Part of Advances in Neural Information Processing Systems 32 (NeurIPS 2019)
Ben Eysenbach, Russ R. Salakhutdinov, Sergey Levine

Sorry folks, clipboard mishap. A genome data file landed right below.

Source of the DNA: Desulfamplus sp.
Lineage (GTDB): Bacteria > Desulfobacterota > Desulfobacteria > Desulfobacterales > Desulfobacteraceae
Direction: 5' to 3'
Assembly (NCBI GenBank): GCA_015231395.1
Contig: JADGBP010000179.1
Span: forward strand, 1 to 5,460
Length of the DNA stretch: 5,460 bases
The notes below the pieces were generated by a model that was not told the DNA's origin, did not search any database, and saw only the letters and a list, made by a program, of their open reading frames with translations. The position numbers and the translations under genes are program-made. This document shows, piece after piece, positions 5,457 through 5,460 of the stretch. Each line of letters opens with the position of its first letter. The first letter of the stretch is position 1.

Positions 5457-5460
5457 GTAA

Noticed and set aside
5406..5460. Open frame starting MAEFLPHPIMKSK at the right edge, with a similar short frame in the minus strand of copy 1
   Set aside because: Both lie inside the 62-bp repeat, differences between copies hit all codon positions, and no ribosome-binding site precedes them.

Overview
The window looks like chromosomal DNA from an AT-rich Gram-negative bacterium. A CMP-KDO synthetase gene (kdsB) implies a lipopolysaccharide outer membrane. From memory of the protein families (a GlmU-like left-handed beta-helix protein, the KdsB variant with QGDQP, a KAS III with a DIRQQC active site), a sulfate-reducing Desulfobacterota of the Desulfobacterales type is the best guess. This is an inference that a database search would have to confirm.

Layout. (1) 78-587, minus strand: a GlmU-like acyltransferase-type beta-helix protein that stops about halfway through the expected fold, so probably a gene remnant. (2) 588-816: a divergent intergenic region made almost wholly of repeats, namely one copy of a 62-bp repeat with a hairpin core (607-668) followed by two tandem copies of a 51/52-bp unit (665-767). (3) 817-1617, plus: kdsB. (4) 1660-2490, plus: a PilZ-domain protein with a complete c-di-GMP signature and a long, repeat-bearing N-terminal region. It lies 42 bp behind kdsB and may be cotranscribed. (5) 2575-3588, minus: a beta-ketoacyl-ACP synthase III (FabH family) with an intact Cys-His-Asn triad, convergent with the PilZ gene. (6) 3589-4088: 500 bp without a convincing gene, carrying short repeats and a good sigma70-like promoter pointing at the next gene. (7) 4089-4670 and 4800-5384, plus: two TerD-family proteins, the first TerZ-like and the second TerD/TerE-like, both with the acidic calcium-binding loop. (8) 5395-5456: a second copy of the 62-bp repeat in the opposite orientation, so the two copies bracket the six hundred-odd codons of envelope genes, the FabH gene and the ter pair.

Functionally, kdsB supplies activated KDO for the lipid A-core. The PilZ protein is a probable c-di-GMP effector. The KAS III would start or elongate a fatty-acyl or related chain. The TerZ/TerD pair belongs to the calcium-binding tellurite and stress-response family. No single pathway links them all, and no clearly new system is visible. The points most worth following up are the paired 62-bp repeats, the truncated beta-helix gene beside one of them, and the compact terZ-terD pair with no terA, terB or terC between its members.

The history of learning for control has been an exciting back and forth between two broad classes of algorithms: planning and reinforcement learning. Planning algorithms effectively reason over long horizons, but assume access to a local policy and distance metric over collision-free paths. Reinforcement learning excels at learning policies and relative values of states, but fails to plan over long horizons. Despite the successes of each method on various tasks, long horizon, sparse reward tasks with high-dimensional observations remain exceedingly challenging for both planning and reinforcement learning algorithms. Frustratingly, these sorts of tasks are potentially the most useful, as they are simple to design (a human only need to provide an example goal state) and avoid injecting bias through reward shaping. We introduce a general-purpose control algorithm that combines the strengths of planning and reinforcement learning to effectively solve these tasks. Our main idea is to decompose the task of reaching a distant goal state into a sequence of easier tasks, each of which corresponds to reaching a particular subgoal. We use goal-conditioned RL to learn a policy to reach each waypoint and to learn a distance metric for search. Using graph search over our replay buffer, we can automatically generate this sequence of subgoals, even in image-based environments. Our algorithm, search on the replay buffer (SoRB), enables agents to solve sparse reward tasks over hundreds of steps, and generalizes substantially better than standard RL algorithms.